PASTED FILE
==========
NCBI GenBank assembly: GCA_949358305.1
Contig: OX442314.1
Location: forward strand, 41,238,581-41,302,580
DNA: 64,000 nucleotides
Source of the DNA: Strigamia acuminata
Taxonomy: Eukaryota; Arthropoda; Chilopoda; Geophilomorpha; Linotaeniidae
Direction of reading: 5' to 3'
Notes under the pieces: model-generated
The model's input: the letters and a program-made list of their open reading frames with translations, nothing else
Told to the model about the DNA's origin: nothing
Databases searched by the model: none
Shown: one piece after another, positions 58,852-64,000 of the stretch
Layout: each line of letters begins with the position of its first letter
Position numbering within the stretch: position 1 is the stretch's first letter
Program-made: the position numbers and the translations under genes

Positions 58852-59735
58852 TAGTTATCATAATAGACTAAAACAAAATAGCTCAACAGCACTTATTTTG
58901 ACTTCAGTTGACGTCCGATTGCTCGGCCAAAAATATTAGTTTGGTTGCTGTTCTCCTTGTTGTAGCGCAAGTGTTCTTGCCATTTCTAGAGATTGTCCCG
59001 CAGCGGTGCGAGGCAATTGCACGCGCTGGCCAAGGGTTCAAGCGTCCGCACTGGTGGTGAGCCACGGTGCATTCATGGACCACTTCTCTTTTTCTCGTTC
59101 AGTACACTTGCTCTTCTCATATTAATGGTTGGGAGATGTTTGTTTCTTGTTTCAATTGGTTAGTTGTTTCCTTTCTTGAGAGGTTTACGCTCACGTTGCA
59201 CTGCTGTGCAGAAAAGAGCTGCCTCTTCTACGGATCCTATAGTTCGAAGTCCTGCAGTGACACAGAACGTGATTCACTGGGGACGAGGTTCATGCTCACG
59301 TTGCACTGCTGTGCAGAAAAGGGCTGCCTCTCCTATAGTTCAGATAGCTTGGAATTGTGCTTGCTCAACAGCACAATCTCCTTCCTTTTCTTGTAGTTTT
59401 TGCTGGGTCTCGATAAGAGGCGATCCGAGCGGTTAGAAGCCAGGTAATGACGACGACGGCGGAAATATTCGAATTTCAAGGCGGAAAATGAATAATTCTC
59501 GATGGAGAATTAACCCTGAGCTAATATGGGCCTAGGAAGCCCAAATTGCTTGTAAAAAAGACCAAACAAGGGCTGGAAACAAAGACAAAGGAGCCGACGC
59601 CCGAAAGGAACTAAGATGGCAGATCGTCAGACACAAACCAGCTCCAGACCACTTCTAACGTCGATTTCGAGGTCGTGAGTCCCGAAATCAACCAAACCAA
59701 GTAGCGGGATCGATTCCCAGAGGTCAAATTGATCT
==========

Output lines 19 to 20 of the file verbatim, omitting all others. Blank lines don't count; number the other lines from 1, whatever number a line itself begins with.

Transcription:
59001 CAGCGGTGCGAGGCAATTGCACGCGCTGGCCAAGGGTTCAAGCGTCCGCACTGGTGGTGAGCCACGGTGCATTCATGGACCACTTCTCTTTTTCTCGTTC
59101 AGTACACTTGCTCTTCTCATATTAATGGTTGGGAGATGTTTGTTTCTTGTTTCAATTGGTTAGTTGTTTCCTTTCTTGAGAGGTTTACGCTCACGTTGCA